Muskegon will be site of regional food hub
July 10, 2015
Muskegon soon could be a regional hub of food activity.
An $85,000 study of how to grow the West Michigan food system recommended a food hub be created in Muskegon.
Food hubs support local food systems by acting as aggregates for small to mid-size local growers, processing, packaging and distributing the food.
The study was conducted by Marty Gerencer of Morse Marketing Connections, and Evan Smith of Cherry Capital Foods, who were advised by several community, state and national organizations.
The Community Foundation for Muskegon County backed the study, with funding from Consumers Energy and the U.S. Department of Agriculture.
CFMC requested the study to determine how to increase the city’s supply of regional food and the access low-income communities have to the food.
“We are very involved and interested in helping food access in the Muskegon community,” said Chris McGuigan, CFMC president.
The community has set a collective goal of making Muskegon the healthiest county in Michigan by 2021. Since the Healthy Muskegon initiative began in 2011, the community foundation has re-granted $676,000 from the W.K. Kellogg Foundation to various Muskegon community endeavors focused on promoting healthy living.
Despite forward strides, McGuigan said there is another level to be reached in connecting local food with the urban core. Much of the foundation’s recent effort has worked toward that goal.
The county as a whole has a household median income that is 17 percent lower than the state average, and an 18.5 percent poverty rate from 2007 to 2011.
With that in mind, Gerencer was called in for the study. In addition to Smith, she also received assistance from Renae Hesselink, vice president of sustainability at Nichols Inc., Dennis Marvin, Consumers Energy’s community engagement manager, and CFMC’s Janelle Mair.
The study found a huge network of farmers in the region that includes Muskegon, Newaygo, Oceana and Ottawa counties who could use support to move their products, as well as a large array of organizations and retailers that could use the food.
With eight food hubs currently in Michigan but a relative dearth in West Michigan, Gerencer said the area was prime for the study. There are approximately 3,600 small producers in the four-county area, she said, and the study found 60 percent of them were ready to commit product to a food hub.
Gerencer said many of the producers are in the middle ground — too large for direct selling through food stands or farmers markets, but too small to supply large retailers and other larger organizations.
“Small growers have difficulty getting into retail stores such as Meijer,” Gerencer said. “So a food hub would take 20, 50 — even the 3,600 growers in the region and work together to clean it, package it and distribute the food.”
In addition to serving the four-county region, the infrastructure is in place to send food to major metropolitan areas such as Grand Rapids, Detroit and Chicago.
The food hub may not be the final solution for all of the region’s food problems, but it can help address some of the issues, Gerencer said. She said the study found 59 percent of the area’s potential buyers are ready to purchase now.
She hopes by the time the hub is operational — within the next year — even more would be ready to commit.
“The study indicated Muskegon is an excellent place for this,” Mair said. “Now a group will look to establish a small hub to take the next step.”
Locations being scouted, and the organization is looking for a general manager for the business.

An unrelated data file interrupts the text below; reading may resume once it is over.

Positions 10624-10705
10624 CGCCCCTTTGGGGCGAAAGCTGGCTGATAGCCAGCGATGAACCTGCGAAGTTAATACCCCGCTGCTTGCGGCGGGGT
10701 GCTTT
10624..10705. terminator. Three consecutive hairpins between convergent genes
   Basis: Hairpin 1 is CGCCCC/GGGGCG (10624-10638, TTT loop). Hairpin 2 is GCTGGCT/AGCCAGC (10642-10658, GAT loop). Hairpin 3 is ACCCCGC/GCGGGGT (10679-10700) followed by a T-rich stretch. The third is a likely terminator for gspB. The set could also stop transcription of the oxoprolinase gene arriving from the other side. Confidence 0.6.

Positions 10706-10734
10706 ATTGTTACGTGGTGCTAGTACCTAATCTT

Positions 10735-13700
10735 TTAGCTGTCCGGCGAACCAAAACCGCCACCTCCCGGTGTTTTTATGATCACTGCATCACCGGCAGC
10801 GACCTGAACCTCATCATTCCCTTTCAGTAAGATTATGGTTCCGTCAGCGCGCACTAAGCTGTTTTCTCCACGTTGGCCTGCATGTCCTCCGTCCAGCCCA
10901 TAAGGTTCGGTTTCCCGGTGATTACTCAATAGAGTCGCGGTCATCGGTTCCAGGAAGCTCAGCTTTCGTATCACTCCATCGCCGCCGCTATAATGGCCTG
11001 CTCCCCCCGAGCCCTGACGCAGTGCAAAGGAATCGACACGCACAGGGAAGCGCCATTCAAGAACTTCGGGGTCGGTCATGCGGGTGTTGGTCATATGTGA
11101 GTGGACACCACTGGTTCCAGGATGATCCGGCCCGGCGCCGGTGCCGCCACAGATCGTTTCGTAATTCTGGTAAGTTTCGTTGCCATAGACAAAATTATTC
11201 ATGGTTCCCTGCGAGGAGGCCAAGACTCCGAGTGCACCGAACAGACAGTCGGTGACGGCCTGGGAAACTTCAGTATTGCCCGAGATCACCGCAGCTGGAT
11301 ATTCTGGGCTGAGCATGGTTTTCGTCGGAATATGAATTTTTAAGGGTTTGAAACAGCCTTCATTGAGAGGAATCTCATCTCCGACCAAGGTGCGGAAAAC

The economic potential of the hub — which will be a for-profit business — is the reason Consumers Energy became involved. Consumers contributed approximately $50,000 to the study, with USDA Rural Development kicking in $30,375.
Consumers is seeking ways to stay connected in the community as it gears up to retire the B.C. Cobb power plant, Marvin said.
He said the company had two objectives when it committed to the study. One was recognizing the decrease in taxes the company would pay with the plant’s retirement, therefore putting a financial hardship on the community. Second was to attempt to replace some of the jobs that would be lost through the plant’s closure. Marvin said Consumers would still be the No. 1 property taxpayer in the city based on its distribution facilities.
“We’re not going away,” he said. “But we want to replace the tax dollars and jobs that will be lost.”
There was a third point Marvin made, which he said was the most important. The Cobb facility is one of very few 100 percent water-borne coal plants, and provides the Muskegon port with approximately two-thirds of its activity.
“That’s a big priority for us. How can we keep that port viable?” Marvin said, adding the U.S. Army Corps of Engineers requires 100 million tons of annual commercial activity before agreeing to dredge a waterway.
Initially, the food hub would not be a large participant in the waterway, but Marvin said he hopes the early talks with potential customers in Chicago could help put agricultural products on vessels to ship across Lake Michigan.
Gerencer believes the food hub facility could offer approximately 20 jobs and create many more through the farms and distribution networks. She pointed to the Cherry Capital food hub in Traverse City, which opened in 2009 and now has 50 employees.
While the for-profit portion of the food hub is attractive to several people involved, the community foundation is driven by the social mission of the organization. Its potential to connect Muskegon area schools, hospitals and food pantries with local food is great, Mair said.
With the need and feasibility acknowledged, the effort to make the food hub a reality is underway.
“We’re going to start small and build. If we do well for the community, then we can be a regional opportunity,” Gerencer said. “The grower gets a new market, and the community gets better food.”